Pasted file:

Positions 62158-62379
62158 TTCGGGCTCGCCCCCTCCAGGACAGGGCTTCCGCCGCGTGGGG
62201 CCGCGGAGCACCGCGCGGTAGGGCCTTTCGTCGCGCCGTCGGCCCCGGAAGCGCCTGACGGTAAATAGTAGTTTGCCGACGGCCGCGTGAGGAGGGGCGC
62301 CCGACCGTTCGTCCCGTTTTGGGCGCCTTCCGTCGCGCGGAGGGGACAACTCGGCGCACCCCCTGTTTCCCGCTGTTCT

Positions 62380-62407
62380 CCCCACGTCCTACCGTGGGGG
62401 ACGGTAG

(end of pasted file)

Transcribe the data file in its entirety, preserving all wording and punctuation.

Positions 62158-62379
62158 TTCGGGCTCGCCCCCTCCAGGACAGGGCTTCCGCCGCGTGGGG
62201 CCGCGGAGCACCGCGCGGTAGGGCCTTTCGTCGCGCCGTCGGCCCCGGAAGCGCCTGACGGTAAATAGTAGTTTGCCGACGGCCGCGTGAGGAGGGGCGC
62301 CCGACCGTTCGTCCCGTTTTGGGCGCCTTCCGTCGCGCGGAGGGGACAACTCGGCGCACCCCCTGTTTCCCGCTGTTCT

Positions 62380-62407
62380 CCCCACGTCCTACCGTGGGGG
62401 ACGGTAG